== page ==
mental health awareness week

If you’ve been on Twitter at all this week, you’ve probably seen that it has been 2016’s Mental Health Awareness Week. There’s been a lot of really great stuff – I’ve seen a lot of very sincere conversations and encouragements, which have been so inspiring. A lot of my friends and colleagues have mental ill health, and I’ve had my fair share of anxiety and low mood, so I really think that the positivity and lack of stigma about mental health in 2016 has been absolutely fantastic.

Simply being open about how you’re really feeling can take a huge weight off your mind – some resources I would particularly recommend are MIND and IAPT. (If you’re reading this and you know of some other really great organisations or resources, please do leave a comment. It’s such important information – you never know who may be suffering in silence.) I found it really interesting that this year’s Awareness Week focused on relationships – these resources aren’t only vital for those with mental health problems, but also for the people supporting them. It is tough. These might be able to help.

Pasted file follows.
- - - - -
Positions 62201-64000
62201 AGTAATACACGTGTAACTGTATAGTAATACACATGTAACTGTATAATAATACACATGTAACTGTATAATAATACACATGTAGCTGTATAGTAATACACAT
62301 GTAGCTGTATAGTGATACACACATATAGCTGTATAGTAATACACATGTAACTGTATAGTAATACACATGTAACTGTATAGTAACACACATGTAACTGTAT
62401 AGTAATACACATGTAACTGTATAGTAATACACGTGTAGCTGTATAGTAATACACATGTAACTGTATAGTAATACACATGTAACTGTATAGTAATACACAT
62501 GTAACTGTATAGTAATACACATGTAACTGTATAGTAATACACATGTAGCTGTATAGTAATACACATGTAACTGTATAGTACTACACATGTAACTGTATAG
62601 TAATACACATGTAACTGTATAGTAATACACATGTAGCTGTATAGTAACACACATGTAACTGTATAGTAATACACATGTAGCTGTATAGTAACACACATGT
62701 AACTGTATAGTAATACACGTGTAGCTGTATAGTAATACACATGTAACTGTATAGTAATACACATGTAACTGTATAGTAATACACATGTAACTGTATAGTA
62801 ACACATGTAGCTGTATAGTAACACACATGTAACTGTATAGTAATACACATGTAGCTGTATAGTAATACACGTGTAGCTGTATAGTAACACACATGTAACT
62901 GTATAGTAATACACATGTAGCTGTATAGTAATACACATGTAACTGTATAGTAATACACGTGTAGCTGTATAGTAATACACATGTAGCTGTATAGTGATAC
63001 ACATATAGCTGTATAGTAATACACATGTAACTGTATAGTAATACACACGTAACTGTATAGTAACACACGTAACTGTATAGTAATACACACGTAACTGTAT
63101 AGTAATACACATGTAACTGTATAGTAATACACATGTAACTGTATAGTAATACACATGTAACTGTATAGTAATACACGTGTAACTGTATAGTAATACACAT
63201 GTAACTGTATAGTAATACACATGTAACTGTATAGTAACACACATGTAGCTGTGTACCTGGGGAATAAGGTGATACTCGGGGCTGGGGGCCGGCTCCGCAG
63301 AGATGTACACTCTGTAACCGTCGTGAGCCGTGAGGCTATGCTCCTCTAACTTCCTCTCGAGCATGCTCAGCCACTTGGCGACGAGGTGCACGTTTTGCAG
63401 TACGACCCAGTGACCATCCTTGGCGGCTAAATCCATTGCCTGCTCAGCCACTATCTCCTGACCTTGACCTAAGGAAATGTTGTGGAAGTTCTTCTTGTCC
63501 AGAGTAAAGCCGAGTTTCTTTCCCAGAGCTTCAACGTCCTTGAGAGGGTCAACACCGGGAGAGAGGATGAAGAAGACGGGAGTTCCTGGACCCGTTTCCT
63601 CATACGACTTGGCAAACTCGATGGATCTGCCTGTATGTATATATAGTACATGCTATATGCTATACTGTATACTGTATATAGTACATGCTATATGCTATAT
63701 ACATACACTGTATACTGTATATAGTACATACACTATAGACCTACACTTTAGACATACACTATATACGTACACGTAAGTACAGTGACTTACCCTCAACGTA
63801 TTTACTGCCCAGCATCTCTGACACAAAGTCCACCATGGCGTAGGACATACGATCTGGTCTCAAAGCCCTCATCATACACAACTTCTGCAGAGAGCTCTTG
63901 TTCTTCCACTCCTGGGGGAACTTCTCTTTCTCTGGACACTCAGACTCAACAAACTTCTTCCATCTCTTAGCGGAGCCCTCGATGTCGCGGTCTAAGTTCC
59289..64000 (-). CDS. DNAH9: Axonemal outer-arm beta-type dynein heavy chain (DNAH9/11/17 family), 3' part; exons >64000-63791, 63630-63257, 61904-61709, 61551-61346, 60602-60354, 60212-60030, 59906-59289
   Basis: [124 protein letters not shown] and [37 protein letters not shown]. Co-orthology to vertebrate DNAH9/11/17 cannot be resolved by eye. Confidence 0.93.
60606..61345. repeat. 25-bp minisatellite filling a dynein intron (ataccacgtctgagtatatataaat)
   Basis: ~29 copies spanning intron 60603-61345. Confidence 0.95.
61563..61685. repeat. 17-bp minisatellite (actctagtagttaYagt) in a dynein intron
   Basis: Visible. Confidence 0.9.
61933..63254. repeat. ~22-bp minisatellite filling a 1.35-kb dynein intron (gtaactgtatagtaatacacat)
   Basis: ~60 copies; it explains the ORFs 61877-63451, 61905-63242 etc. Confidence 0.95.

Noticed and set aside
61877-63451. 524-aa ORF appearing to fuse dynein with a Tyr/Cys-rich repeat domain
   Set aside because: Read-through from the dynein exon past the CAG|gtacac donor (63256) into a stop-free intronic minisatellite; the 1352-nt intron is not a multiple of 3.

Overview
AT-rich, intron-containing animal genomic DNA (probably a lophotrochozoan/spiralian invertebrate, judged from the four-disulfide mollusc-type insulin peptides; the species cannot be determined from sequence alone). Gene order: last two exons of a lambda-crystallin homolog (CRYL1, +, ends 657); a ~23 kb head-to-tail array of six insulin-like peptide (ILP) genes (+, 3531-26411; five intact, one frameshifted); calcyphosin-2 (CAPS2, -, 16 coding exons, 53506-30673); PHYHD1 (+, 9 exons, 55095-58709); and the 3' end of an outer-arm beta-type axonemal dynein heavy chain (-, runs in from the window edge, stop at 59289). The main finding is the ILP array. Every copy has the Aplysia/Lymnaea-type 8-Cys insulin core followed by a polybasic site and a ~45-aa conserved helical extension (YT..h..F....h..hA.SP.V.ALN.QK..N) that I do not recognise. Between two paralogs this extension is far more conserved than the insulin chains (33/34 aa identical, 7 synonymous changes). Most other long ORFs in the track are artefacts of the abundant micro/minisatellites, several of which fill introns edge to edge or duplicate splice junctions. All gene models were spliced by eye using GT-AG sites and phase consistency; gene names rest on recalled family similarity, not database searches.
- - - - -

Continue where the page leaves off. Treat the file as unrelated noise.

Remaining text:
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Here’s a quick list of some of the books that I’ve been recommended this week:

  1. Straight Jacket: How to Be Gay and Happy by Matthew Todd
  2. Panther by David Owen
  3. The Fox and the Star by Coralie Bickford-Smith
  4. Hyperbole and a Half by Ally Brosh
  5. Prozac Nation by Elizabeth Wurtzel

I’m definitely getting around to some of these! I’ve never made a concentrated effort to read more books about mental health, so I think I’ll be adding that to my general effort to read more translations and debuts. All I need now is a translated debut about mental health…

I’m also really loving the push to include mental health issues in YA fiction in particular: from Looking for Alaska to Am I Normal Yet?, young adults really do have a great selection of novels about mental health.Whenever I used to think of portrayals of mental ill health, I thought of novels such as The Bell Jar and Mrs Dalloway, but I’m hoping that with the increased discussion and de-stigmatisation of these issues, more (positive!) portrayals are on the horizon. I’ll definitely be on the look-out for them, anyway…

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